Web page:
Affordable housing is a key element of well-being and economic development in most communities. For Indian Country, housing has exponential impacts on families, businesses, and the community. The challenges to economic development in Indian Country are not new, but our approach to addressing them is – helping tribes create successful housing programs so that families may thrive and businesses grow.
Two years ago at our Mortgage Lending in Indian Country convening, the Center for Indian Country at the Federal Reserve Bank of Minneapolis (CICD) brought together industry experts to better understand the lending landscape and the challenges to accessing capital on trust land. We learned a lot about what’s not working, but we also learned that we didn’t have a good handle on all the aspects of the homeownership process, from the borrower to the community to the lender. So we set out to find out what it takes to make homeownership a reality in Indian Country, a historically underserved but distinctively important component of the U.S. economy.
To do this, the CICD formed the National Native Homeownership Coalition (NNHC) to take a deep dive into the mortgage systems serving Native communities, including the title and leasing processes unique to Indian Country. Our goals overall are to improve processes and meet the needs of reservation homebuyers. However, if we succeed, we believe this work will unlock the development potential of nearly 60 million acres of trust land.
Delivering housing and mortgage services efficiently to reservations has been persistently hampered by lack of capital and reluctant lenders, as well as complicated bureaucracy and federal programs that bypass reservations. Today, the strong demand for homeownership in Indian Country is driving renewed efforts to confront these challenges and unlock the potential of all reservation land. The NNHC is at the forefront of these efforts, with its five working groups extensively engaged with tribal housing programs, federal agencies, housing organizations, and lenders.
The Tribal Leaders Handbook on Homeownership is the culmination of these good efforts. It came about from a vision for a toolkit that would help tribes understand the importance of homeownership in their communities, demystify the complex systems, and identify the players involved in the mortgage lending process. In creating the Tribal Leaders Handbook on Homeownership, we sought to address two basic questions:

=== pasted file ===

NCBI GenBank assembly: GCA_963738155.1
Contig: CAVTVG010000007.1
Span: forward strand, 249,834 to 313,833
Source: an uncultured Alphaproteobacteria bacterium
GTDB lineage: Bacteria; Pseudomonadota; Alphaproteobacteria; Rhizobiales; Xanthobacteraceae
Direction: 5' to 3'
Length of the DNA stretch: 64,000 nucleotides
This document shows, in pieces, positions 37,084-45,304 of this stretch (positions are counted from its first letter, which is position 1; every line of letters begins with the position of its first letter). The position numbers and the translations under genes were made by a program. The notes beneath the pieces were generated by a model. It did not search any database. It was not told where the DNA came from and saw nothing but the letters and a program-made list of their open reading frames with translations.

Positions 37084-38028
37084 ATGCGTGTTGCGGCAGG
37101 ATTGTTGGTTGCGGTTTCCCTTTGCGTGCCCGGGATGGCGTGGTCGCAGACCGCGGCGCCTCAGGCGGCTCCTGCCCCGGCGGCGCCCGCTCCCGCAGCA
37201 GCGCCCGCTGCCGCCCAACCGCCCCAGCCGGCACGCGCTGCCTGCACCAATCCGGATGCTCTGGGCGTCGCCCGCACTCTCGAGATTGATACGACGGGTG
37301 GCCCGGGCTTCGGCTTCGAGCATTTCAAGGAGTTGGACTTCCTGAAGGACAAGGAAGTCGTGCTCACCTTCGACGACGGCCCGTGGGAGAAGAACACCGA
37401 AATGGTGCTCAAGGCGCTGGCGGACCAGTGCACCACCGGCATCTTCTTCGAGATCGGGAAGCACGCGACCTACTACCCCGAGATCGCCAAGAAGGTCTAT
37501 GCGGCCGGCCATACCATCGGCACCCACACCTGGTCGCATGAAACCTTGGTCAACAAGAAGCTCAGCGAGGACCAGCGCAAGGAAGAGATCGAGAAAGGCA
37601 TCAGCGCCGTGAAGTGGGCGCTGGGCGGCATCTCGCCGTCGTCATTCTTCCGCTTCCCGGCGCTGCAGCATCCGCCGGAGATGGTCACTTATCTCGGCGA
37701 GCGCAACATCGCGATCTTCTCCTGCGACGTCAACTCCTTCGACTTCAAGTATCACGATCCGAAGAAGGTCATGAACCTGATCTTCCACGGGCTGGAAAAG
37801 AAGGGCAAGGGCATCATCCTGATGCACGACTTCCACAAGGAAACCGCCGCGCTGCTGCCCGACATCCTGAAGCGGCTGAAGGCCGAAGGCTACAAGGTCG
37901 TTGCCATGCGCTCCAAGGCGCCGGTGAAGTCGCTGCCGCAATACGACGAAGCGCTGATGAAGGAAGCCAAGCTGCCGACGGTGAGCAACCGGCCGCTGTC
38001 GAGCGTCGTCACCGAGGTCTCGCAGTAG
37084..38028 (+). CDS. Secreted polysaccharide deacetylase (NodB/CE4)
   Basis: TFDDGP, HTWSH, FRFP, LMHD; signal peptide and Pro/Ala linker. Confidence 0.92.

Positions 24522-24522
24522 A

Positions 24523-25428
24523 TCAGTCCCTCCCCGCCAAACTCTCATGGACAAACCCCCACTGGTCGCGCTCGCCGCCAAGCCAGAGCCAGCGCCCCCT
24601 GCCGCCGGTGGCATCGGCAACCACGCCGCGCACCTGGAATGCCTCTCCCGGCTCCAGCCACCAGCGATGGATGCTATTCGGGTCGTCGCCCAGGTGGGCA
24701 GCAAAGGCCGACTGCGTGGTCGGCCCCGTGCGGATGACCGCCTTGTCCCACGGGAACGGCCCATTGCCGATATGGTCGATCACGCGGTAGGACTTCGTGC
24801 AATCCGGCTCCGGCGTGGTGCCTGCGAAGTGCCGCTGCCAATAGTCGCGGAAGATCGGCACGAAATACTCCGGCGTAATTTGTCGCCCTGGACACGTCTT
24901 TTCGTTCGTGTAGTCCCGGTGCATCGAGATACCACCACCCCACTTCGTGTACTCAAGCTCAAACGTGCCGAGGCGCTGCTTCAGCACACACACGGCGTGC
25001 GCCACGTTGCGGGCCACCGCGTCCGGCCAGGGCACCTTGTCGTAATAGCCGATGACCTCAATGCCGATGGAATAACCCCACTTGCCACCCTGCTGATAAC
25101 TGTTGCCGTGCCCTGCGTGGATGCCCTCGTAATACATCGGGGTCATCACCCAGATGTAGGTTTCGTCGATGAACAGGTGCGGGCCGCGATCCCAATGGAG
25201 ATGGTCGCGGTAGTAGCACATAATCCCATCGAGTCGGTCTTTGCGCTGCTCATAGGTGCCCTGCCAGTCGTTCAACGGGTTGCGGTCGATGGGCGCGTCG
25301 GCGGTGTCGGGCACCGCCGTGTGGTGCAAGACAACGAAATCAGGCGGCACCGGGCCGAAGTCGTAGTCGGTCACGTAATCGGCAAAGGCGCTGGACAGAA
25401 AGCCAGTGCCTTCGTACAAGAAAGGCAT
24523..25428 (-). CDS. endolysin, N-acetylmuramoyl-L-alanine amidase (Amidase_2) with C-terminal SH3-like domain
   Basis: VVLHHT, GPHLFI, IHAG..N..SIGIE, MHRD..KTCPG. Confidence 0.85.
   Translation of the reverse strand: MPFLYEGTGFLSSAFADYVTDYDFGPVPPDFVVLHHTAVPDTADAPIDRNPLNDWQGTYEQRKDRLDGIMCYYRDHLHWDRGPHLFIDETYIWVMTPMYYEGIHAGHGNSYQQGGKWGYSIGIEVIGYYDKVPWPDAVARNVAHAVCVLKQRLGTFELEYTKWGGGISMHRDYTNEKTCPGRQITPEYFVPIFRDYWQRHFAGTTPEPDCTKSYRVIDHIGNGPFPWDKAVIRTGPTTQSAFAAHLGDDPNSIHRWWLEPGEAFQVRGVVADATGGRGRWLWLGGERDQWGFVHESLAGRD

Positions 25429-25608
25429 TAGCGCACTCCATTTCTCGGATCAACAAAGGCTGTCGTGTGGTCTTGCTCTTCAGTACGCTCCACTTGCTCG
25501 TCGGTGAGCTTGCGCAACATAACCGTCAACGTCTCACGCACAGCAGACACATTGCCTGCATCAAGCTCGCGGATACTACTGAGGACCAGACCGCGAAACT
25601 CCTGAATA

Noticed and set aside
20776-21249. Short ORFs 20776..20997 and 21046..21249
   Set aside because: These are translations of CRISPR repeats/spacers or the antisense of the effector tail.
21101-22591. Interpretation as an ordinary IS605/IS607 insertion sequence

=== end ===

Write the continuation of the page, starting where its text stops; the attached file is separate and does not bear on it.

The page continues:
- What would it take to build new communities, and remake old ones, so reservations move more decisively toward economic development that benefits tribal members?
- What financial and governance strategies could most effectively overcome barriers to these goals?
The Handbook provides a comprehensive overview of the lending and housing development process, as well as preparing borrowers to become successful homebuyers and the importance of doing a community needs assessment and site design at the early stages of the development process. It also tackles the residential leasing process. Throughout the Handbook, readers will be inspired by the case studies illustrating how several tribes are using innovative financing options and persevering to create homeownership opportunities in their communities.
Who should use the Handbook?
- All tribal leaders – to leverage government and private mortgage programs and resources, develop partners to help maneuver the financial and development processes, and meet the needs of their communities.
- Lenders and financial service providers – to understand how homeownership on trust land is not only possible, but also can be a successful business opportunity.
- Housing advocates, state and government agencies, and community builders – to work with Native communities across the country and support them in achieving their housing goals.
Led by Patrice Kunesh, Director of the Center for Indian Country Development, the Handbook developed into a national publication reflecting the extensive work and research from many contributors:
- Enterprise Community Partners
- Federal Reserve Bank of San Francisco
- National American Indian Housing Council
- National Native Homeownership Coalition
- NeighborWorks America
- USDA Rural Development
The Tribal Leaders Handbook on Homeownership will be released on July 10th at the CICD’s second major housing convening, Homeownership in Indian Country: Creating the Opportunity for Choice, at the Federal Reserve Bank of Minneapolis. Providing quality, safe, and affordable housing is an integral component of reservation economic development and community well-being. It supports a healthy, educated, trained workforce. Most importantly, it strengthens Native peoples’ ties to their history, to their land, and to their language and culture. We hope this Handbook will be a catalyst to create opportunities for housing choice and progress across Indian Country.